[time] Improving ntpd rate controls for busier servers

Dave Hart davehart
Sun Feb 28 02:37:41 UTC 2010


Until now, ntpd's most-recently-used list of remote network addresses
has been limited to 600 entries.  This list is used to (attempt to)
enforce "restrict ... limited" (and the related "restrict ... kod").
If a server running ntpd receives substantial traffic, the 600 most
recently seen remote addresses may not provide enough history to
enforce the default 2s minimum between packets from one address, let
alone the 8s average minimum between packets over a longer period.

As far as I can tell, the main reason the limit of 600 has stayed so
low is the associated "ntpdc -c monlist" operation becomes
increasingly likely to fail the longer the response, due to its use of
small UDP packets and the fact they can be lost but our management
protocols don't recover from such loss.

I have experimented to change the strategy used by ntpd and ntpdc.
For "ntpdc -c monlist" I punted and simply returned the most recent
600 entries.  I welcome others to experiment with that value (in ntpd/
ntp_request.c) and/or investigate ways to make the management protocol
more reliable.  One relatively easy fix that comes to mind is to read
all response packets into buffers before attempting to process/display
anything from them.

I changed the way the MRU list (monlist) is maintained internally:

 * The following ntp.conf "mru" knobs come into play determining
 * the depth (or count) of the MRU list:
 * - mru_mindepth ("mru mindepth") is a floor beneath which
 *   entries are kept without regard to their age.  The
 *   default is 600 which matches the longtime implementation
 *   limit on the total number of entries.
 * - mru_maxage ("mru maxage") is a ceiling on the age in
 *   seconds of entries.  Entries older than this are
 *   reclaimed once mon_mindepth is exceeded.  64s default.
 *   Note that entries older than this can easily survive
 *   as they are reclaimed only as needed.
 * - mru_maxdepth ("mru maxdepth") is a hard limit on the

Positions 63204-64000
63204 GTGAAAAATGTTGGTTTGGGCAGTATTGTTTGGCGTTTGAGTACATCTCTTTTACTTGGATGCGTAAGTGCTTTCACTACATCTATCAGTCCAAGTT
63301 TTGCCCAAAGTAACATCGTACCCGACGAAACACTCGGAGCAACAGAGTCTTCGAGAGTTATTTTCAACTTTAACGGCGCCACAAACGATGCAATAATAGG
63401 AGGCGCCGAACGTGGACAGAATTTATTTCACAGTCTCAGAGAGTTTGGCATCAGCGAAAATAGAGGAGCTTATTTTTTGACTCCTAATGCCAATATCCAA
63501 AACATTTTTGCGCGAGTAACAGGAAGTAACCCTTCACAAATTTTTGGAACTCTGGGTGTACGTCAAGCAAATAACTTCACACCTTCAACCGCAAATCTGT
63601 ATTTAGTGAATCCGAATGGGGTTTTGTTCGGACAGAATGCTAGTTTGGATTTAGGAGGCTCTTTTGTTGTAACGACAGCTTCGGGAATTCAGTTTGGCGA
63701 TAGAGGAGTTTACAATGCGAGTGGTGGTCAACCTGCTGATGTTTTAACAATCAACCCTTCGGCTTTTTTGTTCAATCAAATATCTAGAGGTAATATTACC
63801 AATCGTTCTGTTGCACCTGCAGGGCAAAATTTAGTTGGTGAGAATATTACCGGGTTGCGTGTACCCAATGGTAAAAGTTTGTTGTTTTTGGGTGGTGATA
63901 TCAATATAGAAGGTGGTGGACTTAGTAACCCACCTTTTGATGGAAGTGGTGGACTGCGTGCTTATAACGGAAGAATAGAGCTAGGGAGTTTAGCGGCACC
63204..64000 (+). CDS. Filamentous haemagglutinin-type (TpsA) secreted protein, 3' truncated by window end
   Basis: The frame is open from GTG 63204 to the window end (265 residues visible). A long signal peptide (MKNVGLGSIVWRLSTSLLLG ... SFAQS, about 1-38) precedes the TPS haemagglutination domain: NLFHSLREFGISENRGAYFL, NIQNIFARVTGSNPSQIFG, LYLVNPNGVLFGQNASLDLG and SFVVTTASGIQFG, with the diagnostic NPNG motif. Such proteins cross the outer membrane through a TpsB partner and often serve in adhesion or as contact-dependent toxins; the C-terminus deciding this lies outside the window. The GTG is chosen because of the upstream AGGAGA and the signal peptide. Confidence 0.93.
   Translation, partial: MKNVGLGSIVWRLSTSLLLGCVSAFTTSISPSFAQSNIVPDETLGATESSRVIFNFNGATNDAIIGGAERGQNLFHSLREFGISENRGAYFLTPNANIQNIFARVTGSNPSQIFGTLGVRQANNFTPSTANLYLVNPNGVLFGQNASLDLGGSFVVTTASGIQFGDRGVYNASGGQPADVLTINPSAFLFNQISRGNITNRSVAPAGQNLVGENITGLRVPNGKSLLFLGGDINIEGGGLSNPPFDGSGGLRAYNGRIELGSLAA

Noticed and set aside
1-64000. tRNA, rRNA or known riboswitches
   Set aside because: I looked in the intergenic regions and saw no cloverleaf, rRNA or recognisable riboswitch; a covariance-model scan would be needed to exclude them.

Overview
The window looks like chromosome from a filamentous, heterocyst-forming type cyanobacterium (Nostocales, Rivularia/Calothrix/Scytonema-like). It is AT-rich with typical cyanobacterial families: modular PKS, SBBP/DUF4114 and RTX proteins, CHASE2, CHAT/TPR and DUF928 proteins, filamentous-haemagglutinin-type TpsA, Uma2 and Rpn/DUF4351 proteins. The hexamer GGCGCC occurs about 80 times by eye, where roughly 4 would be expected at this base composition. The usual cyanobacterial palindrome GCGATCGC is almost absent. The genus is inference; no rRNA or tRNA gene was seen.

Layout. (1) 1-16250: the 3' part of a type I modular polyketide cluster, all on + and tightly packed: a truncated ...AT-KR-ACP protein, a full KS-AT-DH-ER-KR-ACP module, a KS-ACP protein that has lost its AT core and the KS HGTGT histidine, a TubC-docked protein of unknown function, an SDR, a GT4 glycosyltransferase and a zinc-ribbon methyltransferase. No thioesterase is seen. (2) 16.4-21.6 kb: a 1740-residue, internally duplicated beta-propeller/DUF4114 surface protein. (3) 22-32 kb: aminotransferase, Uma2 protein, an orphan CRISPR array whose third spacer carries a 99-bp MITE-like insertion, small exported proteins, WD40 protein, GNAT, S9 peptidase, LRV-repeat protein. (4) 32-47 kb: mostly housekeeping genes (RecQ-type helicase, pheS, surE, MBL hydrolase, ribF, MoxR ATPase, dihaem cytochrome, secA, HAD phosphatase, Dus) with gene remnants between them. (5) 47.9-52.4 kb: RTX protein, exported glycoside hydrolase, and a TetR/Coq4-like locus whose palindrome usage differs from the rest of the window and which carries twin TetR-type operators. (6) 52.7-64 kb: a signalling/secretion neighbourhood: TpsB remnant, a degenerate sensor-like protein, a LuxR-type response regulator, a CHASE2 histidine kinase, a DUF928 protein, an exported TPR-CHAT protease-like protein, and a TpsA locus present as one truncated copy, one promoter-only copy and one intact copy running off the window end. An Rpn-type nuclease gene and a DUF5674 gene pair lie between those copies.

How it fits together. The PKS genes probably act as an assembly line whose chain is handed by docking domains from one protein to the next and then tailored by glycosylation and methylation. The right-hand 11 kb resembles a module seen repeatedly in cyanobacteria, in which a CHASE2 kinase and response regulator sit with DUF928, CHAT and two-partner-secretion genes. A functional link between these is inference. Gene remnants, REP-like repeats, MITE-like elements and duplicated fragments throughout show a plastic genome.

*   number of entries.
 * - "mru maxmem" sets mru_maxdepth to the number of entries
 *   which fit in the given number of kilobytes.  4096 default.
 * - mru_initalloc ("mru initalloc" sets the count of the
 *   initial allocation of MRU entries.
 * - "mru initmem" sets mru_initalloc in units of kilobytes.
 *   The default is 16.
 * - mru_incalloc ("mru incalloc" sets the number of entries to
 *   allocate on-demand each time the free list is empty.
 * - "mru incmem" sets mru_incalloc in units of kilobytes.
 *   The default is 4.
 * Whichever of "mru maxmem" or "mru maxdepth" occurs last in
 * ntp.conf controls.  Similarly for "mru initalloc" and "mru
 * initmem", and for "mru incalloc" and "mru incmem".

I also exposed some of the variables used to implement this policy via
ntpq readvar:

ntpq -c "rv 0 mru_enabled mru_depth mru_deepest" -c "rv 0 mru_maxdepth
mru_mem mru_maxmem" -c "rv 0 mru_mindepth mru_maxage"
mru_enabled=0x3, mru_depth=19, mru_deepest=19
mru_maxdepth=24966, mru_mem=3, mru_maxmem=4096
mru_mindepth=600, mru_maxage=64

The proposed defaults would consume up to 4MB of memory allocated 4KB
at a time with a hard limit of around 15,000 entries on 64-bit
platforms and 25,000 on 32-bit.  If the prior 64s of remote addresses
fits in less at all times, the full amount is never allocated.

Setting "mru initmem 4096" (matching the default maxmem) would
preallocate the full amount in one chunk rather than in 1024 pieces
over time, ensuring locality of reference for restrict operations.

5832793c1a95cf9508f1df96a81d1749  ntp-dev-4.2.7p20-poolmon-0228.tar.gz
b333935e146b37c0bc52b311f2c67737  ntp-dev-4.2.7p20-poolmon-0228-win-
x86-bin.zip
4a89336bcff3d24cd1ecbc9c3c991cb7  ntp-dev-4.2.7p20-poolmon-0228-win-
x86-debug-bin.zip

http://davehart.net/ntp/pool/
http://davehart.net/ntp/pool/ntp-dev-4.2.7p20-poolmon-0228.tar.gz
http://davehart.net/ntp/pool/ntp-dev-4.2.7p20-poolmon-0228-win-x86-bin.zip
http://davehart.net/ntp/pool/ntp-dev-4.2.7p20-poolmon-0228-win-x86-debug-bin.zip

I'm particularly interested in feedback from those operating
pool.ntp.org servers. [1]

Cheers,
Dave Hart

http://www.pool.ntp.org/



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